Located in the mid-Atlantic region, Miles & Stockbridge has approximately 200 lawyers practicing in nine separate offices. According to Adams, there are a lot of separate trends converging that highlight the need to improve WAN performance, such as application centralization, disaster recovery, and limited IT support resources.
As applications migrate away from branch offices to the main office, as part of centralization and virtualization efforts, new problems emerge: Data is kept up to date and equipment is used more efficiently, but applications perform poorly away from the main office.
Miles & Stockbridge chose Silver Peak Systems WAN optimization solution and experienced improvements immediately. With WAN-optimization boxes at each site, Internet connections at one office can serve as failover connections for another. Moreover, since Silver Peak encrypts traffic, Adams said they now have a private, redundant, meshed network over the public Internet.
I was able to drop all second and third ISP connections in branch offices. The WAN performance has improved to the point where the main office can now be an ISP for the branches. Adams estimated that Miles & Stockbridge would see ROI within two years based on bandwidth alone.
Bandwidth savings is the easiest thing to quantify, admitted Jeff Aaron, director of product marketing for Silver Peak. But its the other pain-points that really make an IT staff look good when they deploy WAN optimization.
The guy who is responsible for an application that performs poorly in a branch office no longer fields angry calls. The CIO responsible for business continuance now has a plan that doesnt just collect dust on a shelf, and new technologies like virtualization can be made to work once you get the WAN to perform optimally.
Startups Push the Envelope
Getting better performance can be achieved through a variety of techniques. The incumbent vendors have the advantage in having an installed base to which they can add on optimization. Data deduplication, header compression, and TCP acceleration are all methods for improving performance. None of these are new, but getting the acceleration cocktail to work en-masse is an engineering feat.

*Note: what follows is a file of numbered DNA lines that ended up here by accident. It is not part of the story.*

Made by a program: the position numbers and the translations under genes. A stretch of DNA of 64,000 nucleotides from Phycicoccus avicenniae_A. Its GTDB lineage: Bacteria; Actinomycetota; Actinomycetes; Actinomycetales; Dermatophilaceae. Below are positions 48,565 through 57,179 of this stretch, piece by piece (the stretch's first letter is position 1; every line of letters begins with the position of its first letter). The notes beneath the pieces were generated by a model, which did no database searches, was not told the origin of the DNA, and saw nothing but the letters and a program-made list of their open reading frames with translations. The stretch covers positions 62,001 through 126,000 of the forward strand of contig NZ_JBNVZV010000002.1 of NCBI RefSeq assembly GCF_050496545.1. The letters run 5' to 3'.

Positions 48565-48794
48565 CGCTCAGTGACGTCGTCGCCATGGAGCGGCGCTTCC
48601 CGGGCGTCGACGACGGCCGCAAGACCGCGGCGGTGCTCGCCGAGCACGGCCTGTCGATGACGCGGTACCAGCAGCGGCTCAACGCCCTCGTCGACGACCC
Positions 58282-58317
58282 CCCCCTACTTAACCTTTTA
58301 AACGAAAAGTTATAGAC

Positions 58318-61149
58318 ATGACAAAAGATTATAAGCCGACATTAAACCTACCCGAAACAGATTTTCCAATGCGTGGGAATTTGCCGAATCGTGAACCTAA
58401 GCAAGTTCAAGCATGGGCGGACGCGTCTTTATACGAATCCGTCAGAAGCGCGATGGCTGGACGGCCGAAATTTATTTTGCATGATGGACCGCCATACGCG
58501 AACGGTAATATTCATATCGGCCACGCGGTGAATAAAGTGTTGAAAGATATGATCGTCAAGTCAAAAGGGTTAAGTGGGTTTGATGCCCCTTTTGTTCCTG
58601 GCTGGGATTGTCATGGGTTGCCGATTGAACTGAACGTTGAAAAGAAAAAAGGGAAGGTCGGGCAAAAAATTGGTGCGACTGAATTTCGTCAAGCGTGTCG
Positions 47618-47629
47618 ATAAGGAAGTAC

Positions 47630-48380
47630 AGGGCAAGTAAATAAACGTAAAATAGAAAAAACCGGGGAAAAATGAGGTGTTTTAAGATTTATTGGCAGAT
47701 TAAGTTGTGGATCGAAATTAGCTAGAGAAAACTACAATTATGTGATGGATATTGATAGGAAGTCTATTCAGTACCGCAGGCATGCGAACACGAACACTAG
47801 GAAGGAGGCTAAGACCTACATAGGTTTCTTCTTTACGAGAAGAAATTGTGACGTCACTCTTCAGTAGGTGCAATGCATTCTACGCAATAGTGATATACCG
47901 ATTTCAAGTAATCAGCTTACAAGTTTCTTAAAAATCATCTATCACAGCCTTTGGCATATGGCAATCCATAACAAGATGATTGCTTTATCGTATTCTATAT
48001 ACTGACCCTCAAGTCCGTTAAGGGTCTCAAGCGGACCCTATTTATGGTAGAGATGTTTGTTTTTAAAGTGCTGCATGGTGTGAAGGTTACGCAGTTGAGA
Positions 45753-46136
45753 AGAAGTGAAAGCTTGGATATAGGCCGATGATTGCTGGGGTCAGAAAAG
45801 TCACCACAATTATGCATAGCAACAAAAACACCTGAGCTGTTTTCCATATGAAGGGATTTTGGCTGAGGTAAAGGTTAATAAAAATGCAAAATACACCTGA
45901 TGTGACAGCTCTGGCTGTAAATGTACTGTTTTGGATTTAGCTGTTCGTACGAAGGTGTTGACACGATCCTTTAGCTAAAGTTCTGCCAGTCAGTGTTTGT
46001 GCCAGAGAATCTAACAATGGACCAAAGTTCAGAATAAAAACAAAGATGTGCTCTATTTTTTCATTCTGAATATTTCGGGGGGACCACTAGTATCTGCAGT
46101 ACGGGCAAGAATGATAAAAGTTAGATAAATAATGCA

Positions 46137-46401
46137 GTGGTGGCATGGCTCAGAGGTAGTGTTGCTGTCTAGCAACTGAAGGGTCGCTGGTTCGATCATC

What is new is byte caching and this is where the startups in the space excel. Their purpose-built platforms allow them to cache at the lower byte levels, and along with other compression and acceleration techniques, they claim to be able to reduce sent traffic by up to 95% with little or no information lost.
In its simplest terms, byte caching looks for repeated data and preserves only one iteration. Indexes (or tokens) are created that represent the larger block of data, and traffic is reduced dramatically. Byte caching is the best weapon the startups have, said Whiteley.
Incumbents have integrated this technology as well, but an argument can be made that purpose-built systems perform better than legacy equipment with these new techniques bolted on.
Is this technique new, though, or is this vendor hype? Byte caching sounds an awful lot like what was going on several years ago when extending enterprise applications to mobile devices was all the rage (a trend that has yet to pan out).
Granted, this isnt exactly novel, Whiteley said. Whether its a mobile applications or disaster recovery, the commonality is finding a way to improve an underperforming link.
Where WAN optimization trumped mobile enterprise applications is that an industry segment, namely storage, had an immediate problem. Bandwidth is still doubling every year, but so are storage capacity needs, Whiteley noted.
Storage started with data de-duplication, which reduced the need to store redundant data. Then WAN optimization companies took the next step, creating a system that applies not only to data at rest, but also to data in motion. Now, coming full circle, many WAN optimization vendors are developing software clients that can be deployed on any device, mobile or fixed.